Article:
€600,000 of undisclosed payments from companies linked to the same oligarch to an influential German journalist, considered a leading expert on Russia, to support the publication of two books about Putin.
Tens of millions in offshore payments made by Roman Abramovich during his ownership of Chelsea football club to agents, scouts and club officials that may have breached strict football rules on accounting and financial fair play.
Undisclosed agreements that allowed Abramovich and the super-agent Pinhas Zahavi to control the careers of 21 young footballers under controversial third-party ownership arrangements, which have been compared to bonded labour.
After being approached for this report, the Cyprus finance ministry said it had launched a criminal investigation into the transfer of Mordashov’s stake in Europe’s largest tour operator, Tui. The tycoon’s name appeared on the EU’s sanctions list on 28 February 2022, with documents appearing to show his advisers attempted to transfer his £1bn stake to Marina Mordashova, who is reportedly his life partner, on the same day.
A spokesperson for the ministry said: “We are aware of Tui share transfers and a criminal investigation is being carried out.”
Tui is one of the largest companies listed on the London and Hanover stock exchanges, and details of the transfer, which represented about a third of the company’s shares, were declared in stock market filings beginning on 4 March 2022.
A spokesperson for Mordashov said he and his companies had always acted in line with “fair business practices and strict compliance with the regulations”. They added: “All information and regulatory notifications with respect to the share transfer were duly disclosed to the relevant authorities and made public to the extent legally required short after the share transfer, which clearly demonstrates that there was no intention to hide something or to circumvent the laws.”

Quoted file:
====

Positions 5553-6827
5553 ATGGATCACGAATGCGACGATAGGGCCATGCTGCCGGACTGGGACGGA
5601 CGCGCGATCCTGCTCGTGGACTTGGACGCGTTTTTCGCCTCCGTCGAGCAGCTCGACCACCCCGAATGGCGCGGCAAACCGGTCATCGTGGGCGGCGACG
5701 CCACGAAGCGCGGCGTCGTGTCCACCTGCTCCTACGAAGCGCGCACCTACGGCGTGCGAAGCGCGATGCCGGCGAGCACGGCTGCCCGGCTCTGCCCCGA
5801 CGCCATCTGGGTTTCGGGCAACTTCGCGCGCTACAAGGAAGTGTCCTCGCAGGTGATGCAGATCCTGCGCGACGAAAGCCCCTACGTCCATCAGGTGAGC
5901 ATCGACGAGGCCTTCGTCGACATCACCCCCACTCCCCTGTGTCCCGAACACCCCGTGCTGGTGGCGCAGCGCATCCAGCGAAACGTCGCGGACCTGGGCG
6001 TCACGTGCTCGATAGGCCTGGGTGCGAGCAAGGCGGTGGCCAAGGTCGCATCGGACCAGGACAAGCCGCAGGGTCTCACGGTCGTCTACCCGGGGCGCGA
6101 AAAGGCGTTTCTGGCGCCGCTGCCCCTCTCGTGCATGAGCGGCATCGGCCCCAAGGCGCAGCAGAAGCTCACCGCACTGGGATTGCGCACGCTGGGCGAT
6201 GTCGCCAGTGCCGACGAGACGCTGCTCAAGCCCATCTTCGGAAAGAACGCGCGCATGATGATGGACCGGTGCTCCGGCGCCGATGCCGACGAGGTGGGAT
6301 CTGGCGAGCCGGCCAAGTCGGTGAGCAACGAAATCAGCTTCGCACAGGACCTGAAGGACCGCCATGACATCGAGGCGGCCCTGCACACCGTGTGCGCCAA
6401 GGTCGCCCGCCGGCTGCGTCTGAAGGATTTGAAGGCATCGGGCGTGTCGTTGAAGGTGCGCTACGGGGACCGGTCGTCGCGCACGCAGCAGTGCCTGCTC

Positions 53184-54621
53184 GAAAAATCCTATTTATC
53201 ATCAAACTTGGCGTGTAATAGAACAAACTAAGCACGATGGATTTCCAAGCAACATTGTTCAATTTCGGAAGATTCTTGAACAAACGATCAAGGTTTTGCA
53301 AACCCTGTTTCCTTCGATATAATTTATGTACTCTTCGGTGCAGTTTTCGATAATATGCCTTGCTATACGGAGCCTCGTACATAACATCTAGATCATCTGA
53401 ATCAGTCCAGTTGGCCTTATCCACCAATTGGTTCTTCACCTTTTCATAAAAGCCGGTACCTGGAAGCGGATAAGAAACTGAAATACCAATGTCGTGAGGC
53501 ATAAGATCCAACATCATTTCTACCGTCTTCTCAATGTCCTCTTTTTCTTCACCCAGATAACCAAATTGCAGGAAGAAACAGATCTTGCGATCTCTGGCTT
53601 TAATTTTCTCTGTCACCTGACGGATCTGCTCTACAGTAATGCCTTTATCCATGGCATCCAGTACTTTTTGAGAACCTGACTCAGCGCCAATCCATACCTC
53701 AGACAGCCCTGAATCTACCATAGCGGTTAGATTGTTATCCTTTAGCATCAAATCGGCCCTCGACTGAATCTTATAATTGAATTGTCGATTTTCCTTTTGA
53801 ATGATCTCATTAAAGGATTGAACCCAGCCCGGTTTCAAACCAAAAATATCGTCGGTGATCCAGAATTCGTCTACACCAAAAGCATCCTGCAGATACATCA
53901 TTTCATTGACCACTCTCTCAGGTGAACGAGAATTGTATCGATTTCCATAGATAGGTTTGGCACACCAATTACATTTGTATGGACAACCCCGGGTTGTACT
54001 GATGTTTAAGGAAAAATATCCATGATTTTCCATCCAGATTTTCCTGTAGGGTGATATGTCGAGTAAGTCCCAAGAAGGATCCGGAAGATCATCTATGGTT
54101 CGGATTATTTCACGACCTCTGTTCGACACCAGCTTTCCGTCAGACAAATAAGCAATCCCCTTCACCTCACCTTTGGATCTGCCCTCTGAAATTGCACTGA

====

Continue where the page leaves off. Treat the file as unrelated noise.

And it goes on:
A spokesperson for PwC said: “Any allegation of non-compliance with applicable laws and regulations is taken very seriously, investigated and appropriate action is taken if necessary.”
Mordashov and PwC said they were unaware of the criminal investigation. The Guardian has seen no evidence of any intention to break rules.
The EU’s decision to place Mordashov under sanction was confirmed by a judgment in September, according to the European court of justice, but the oligarch can appeal again.
The leaked documents, which date from the mid-1990s to April 2022, show nearly 800 companies and trusts registered in tax and secrecy havens that were owned or controlled by Russians who have been placed under sanctions since 2014, when Russia annexed Crimea. These include more than 650 Cyprus companies and trusts.
Nikos Christodoulides, a career diplomat who was elected president in February of this year, has led efforts to bring the financial services sector into line after decades of lax regulation.
His government moved to tighten controls on Russian capital this spring when the US and UK imposed sanctions on 23 Cypriot passport holders and more than a dozen companies registered in Cyprus, including the offshore services firm MeritServus, which was revealed by the Guardian as having assisted Abramovich in transferring his assets to family members just before he was added to the sanctions list.